Since I knew the fact that cattle rearing produces more greenhouse gases than any other activities, I cut down on going for a buffet; making a pact to eat only what I need because the amount of food wasted in a buffet does not only end up in the rubbish bin, it ends up in the sewers too. I am proud to say I have probably only eaten 1 buffet last year.
But I just couldn’t give up meat because it’s been part of my diet since I was probably 2 or 3 years old and it tastes good. Little did I know for every kilogram of feed a cow eats and every 11000 litres of water used, we merely get back a measly beef patty in our hamburger. For that I am ashamed.
Because I have an engineering diploma and I am pursuing an engineering degree and in engineering where efficiency and effectiveness are always measured and compared, I failed to see that the process that really needs to be improved or reduced lies in our daily diet. And the way to improve it, is so easy and it doesn’t even need any expensive equipments; just change your diet.
Of course asking any omnivore or carnivore to become a vegan is just torturous but if everyone could be a vegan for just one day a week, imagine how much land used to grow the cattle feed could be freed up to grow crops that could feed millions and how much less greenhouses gases we will produce.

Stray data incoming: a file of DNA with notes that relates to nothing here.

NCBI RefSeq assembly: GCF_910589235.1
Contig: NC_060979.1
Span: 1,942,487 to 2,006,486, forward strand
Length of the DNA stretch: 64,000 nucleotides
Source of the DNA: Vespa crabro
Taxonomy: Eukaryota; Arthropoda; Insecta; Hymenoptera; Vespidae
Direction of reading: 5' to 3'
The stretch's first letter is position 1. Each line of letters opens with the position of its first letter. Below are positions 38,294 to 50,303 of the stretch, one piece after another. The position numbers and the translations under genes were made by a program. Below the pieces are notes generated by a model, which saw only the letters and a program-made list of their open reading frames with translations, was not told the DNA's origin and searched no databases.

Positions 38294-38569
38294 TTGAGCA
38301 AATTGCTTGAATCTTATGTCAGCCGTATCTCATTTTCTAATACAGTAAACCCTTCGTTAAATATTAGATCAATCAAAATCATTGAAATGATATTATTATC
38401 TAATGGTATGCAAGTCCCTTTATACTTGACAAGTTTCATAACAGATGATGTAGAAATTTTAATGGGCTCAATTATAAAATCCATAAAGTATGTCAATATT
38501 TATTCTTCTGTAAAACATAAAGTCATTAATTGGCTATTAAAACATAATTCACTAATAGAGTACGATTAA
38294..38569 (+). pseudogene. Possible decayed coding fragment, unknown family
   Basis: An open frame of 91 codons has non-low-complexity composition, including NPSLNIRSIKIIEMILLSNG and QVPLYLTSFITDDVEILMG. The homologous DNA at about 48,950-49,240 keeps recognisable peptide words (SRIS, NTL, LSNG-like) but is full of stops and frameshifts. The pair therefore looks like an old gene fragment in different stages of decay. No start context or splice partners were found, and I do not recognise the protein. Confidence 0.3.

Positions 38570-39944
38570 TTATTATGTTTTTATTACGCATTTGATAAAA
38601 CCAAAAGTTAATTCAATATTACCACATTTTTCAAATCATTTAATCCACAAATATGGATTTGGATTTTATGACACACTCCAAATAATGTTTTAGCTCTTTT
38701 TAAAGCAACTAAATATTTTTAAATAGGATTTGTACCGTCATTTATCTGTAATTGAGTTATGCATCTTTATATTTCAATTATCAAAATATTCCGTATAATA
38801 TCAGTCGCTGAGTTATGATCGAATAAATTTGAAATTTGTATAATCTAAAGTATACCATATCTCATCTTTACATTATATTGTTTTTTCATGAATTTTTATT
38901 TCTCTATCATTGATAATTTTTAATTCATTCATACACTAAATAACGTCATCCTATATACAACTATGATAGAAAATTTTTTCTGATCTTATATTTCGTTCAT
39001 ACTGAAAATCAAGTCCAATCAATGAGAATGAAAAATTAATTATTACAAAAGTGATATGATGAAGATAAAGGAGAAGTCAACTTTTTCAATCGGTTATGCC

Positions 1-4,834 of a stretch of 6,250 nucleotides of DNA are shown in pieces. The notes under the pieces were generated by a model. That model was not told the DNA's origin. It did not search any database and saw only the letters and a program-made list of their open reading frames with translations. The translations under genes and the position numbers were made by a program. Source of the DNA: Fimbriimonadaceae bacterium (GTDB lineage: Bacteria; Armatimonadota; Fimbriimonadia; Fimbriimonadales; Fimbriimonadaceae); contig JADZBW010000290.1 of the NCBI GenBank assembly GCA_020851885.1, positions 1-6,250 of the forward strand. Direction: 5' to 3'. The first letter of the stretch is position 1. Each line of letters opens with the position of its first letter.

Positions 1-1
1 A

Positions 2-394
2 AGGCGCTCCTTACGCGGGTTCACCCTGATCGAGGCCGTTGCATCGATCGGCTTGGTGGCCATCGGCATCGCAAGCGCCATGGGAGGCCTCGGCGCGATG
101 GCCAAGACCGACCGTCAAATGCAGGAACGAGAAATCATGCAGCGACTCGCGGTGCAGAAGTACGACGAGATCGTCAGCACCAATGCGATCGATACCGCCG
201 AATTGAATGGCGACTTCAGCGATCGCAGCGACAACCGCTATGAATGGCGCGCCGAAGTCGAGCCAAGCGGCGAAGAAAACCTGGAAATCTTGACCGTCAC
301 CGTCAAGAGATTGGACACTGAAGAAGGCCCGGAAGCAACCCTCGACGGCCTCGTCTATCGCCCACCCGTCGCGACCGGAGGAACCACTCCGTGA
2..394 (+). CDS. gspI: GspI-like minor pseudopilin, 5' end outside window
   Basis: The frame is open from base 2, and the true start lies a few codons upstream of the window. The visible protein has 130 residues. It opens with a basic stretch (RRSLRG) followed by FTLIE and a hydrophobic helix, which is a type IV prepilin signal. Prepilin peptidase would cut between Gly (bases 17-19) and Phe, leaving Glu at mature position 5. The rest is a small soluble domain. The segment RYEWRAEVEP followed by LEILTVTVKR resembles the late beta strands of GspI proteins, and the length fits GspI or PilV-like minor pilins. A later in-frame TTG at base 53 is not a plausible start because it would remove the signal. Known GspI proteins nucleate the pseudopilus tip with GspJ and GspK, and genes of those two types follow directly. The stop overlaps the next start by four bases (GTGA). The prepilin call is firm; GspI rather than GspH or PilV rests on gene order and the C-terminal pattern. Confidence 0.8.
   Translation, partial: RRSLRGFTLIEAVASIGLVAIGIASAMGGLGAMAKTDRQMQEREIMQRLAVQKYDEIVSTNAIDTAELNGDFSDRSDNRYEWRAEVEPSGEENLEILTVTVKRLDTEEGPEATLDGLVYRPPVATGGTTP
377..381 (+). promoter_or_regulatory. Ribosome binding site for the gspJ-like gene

Of course some skeptical people will start saying the market will still be there, even if you don’t eat, they will still rear, so what’s the difference? No offence, but if you are one of them, and you are reading this post, just take a minute to read about how demand and supply really works.
There will be a lag time in which the market starts to react to the demand changes and that will only happen if we are persistent in having a vegan day every week. Small fluctuations will be ignored and dislocations will put companies out of business. Like every difficult problems, be it climate crisis, global warming, energy crisis, etc, the solutions could be easy but the problem lies with who wants to make the change, who takes it seriously and of course who has the power to catalyze and enforce the change.
One thing for sure, such changes can never be carried out by one man alone, it is a collective effort made by everyone of us living in this world, on earth. I shall quote Mahatma Ghandi,
“Be the change you want to see in this world.”
Earth is our home, and if we want it to stay this way for generations to come, we have to make the changes necessary, starting from changes that could be easily made; reduce, reuse and recycle, switch off appliances that not in use, proper disposal of e-waste, using energy efficient products, switching to hybrids and the easiest of all, change your diet.
Eating what I need and treating meat as a delicacy to be enjoyed in small portion is the best I can do right now, but I will reduce more in time to come. Maybe then I will have vegan Monday and vegan Friday? I hope everyone would appreciate Amanda’s efforts to keep this blog going just as much as I do, because of her we are able to learn more about being a vegan. And also because of her and many other vegans like her, the damage done by cattle rearing is reduced (now she’s like a heroine <-not the drug).